Before Joseph was born, before Kelly was really showing, she took an administrative job at MICA. Until that point, she had been waiting tables at night and painting during the day, but she knew that was no longer an option. She needed the health benefits and a steady income. It did not bother her, at first, that Billy continued to play gigs. She had told herself she would set aside time for her painting. But the fumes bothered her when she was pregnant and when Joseph was born, she worried the fumes were too much for him. She no longer had a studio.

When they moved into the cottage Billy began giving private music lessons to kids in the neighborhood. He had always been a good teacher and it turned out to be surprisingly lucrative, word amongst the parents spread, but it was not enough.

“Why not teach?” Kelly asked him one evening. Billy was finishing up a session with a middle school guitarist from down the street. Kelly sat at the kitchen table holding Joseph in her lap. She was on her last week of maternity leave and was preparing herself for the following week when she would have to leave him. She held the baby close to her, grazing her lips gently across the top of his head, his soft hair.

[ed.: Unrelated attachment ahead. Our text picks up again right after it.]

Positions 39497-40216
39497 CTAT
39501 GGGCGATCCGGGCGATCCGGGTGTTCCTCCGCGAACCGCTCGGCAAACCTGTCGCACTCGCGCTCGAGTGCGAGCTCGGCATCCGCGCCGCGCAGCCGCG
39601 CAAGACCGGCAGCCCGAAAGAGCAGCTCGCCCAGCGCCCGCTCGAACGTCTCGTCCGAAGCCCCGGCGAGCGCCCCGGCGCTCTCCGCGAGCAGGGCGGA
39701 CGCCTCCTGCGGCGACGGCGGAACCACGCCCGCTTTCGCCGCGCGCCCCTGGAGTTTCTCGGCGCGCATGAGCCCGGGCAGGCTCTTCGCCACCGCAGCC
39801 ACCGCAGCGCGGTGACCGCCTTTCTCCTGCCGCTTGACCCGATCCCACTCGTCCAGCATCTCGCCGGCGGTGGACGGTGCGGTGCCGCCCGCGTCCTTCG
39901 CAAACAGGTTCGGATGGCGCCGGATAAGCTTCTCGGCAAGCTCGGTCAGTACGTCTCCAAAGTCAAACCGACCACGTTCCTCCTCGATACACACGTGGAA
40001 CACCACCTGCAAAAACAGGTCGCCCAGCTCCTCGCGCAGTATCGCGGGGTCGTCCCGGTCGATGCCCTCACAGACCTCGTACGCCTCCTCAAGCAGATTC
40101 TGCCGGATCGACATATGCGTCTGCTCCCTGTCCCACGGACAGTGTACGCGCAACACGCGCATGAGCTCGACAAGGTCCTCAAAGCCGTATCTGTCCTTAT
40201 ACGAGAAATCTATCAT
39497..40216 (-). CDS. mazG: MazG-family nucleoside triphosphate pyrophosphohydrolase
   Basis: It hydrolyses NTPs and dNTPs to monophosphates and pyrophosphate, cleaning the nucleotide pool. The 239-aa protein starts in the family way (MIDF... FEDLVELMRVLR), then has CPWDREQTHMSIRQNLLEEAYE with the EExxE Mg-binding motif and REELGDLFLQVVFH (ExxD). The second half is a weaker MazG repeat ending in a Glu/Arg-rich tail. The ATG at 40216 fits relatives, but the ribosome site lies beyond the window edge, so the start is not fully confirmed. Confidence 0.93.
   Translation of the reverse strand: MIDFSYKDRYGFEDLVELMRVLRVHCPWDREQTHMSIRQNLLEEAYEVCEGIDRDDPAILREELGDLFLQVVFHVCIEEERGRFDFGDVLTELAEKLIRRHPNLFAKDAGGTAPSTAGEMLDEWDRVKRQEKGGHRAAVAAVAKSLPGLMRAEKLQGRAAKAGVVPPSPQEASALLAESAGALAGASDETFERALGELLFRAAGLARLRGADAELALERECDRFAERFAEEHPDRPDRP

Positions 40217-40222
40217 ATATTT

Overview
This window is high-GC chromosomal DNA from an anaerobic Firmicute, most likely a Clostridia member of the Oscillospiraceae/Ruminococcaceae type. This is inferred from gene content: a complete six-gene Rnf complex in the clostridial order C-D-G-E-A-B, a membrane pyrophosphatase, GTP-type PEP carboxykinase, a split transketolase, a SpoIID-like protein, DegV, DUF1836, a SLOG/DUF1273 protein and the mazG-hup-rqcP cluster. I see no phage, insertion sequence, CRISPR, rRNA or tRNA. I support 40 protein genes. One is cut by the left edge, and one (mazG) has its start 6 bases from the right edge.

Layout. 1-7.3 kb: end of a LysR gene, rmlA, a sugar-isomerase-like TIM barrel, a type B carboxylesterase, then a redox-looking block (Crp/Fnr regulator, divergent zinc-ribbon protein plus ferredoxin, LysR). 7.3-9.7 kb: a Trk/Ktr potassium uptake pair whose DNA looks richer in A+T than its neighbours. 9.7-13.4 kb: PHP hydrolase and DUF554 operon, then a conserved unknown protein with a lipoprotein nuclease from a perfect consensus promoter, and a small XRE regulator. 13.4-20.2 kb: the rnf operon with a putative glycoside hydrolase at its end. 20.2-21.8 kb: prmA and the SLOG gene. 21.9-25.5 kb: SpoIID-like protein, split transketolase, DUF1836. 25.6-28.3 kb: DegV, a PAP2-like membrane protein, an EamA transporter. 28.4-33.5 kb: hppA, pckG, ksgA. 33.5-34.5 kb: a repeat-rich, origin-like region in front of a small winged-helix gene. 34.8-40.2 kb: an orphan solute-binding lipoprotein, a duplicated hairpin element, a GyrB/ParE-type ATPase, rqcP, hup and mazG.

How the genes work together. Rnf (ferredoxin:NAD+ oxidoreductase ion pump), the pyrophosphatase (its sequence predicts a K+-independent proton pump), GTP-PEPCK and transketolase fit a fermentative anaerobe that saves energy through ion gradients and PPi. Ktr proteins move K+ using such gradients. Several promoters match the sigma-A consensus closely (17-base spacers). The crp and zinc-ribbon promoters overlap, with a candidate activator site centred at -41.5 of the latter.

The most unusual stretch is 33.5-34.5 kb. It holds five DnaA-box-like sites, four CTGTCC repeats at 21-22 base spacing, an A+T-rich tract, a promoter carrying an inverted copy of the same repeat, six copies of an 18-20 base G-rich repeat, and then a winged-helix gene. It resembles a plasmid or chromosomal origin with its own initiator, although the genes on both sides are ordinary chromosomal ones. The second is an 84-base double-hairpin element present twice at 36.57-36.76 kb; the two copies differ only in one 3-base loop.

“Yeah, Billy,” the boy said, as he carefully returned his new guitar to its case. “I wish you taught at my school.”

Billy laughed and walked him to the door, mussing the top of the boy’s shaggy, red hair. “I don’t know about all that, but I’ll see you here next week.” The boy shrugged and left. Billy gently pulled the screen door closed until it latched.

“Why not?” Kelly asked again. “The schedule’s great.”

Billy was clearing sheet music from the kitchen table and humming to himself. He stopped what he was doing and looked at her. “What about my music? I couldn’t play gigs at night and wake up with the energy to teach a bunch of kids? And anyway, who would watch Joseph?”

She shrugged, too. She did not want to pursue the conversation. She did not have it in her to tell him the truth. She did not want to say what was so brutally clear. You do not play the gigs. An image of her hands covered in paint surfaced. The visceral feeling of scrubbing the paint off of each finger under warm, soapy water. She blinked her eyes and shook her head as if to shake the image away. She gave up on her passion for Joseph. Did they both need to sacrifice something they loved, for something they loved more? If she had continued the conversation, on that early evening after the red-headed guitar student went home, would things have changed?

She noticed the fruit basket on the counter was still empty. Billy had not gone to the grocery store. She had planned to make dinner using ingredients from the list that was still stuck on the refrigerator underneath a magnet.

She turned Joseph around so he could face her, holding him underneath his armpits, his plump cheeks pressed against his shoulders, his neck hidden, and he smiled at her. Every cliché they say about a baby’s smile is true, she thought. Billy was pouring himself a bowl of cereal.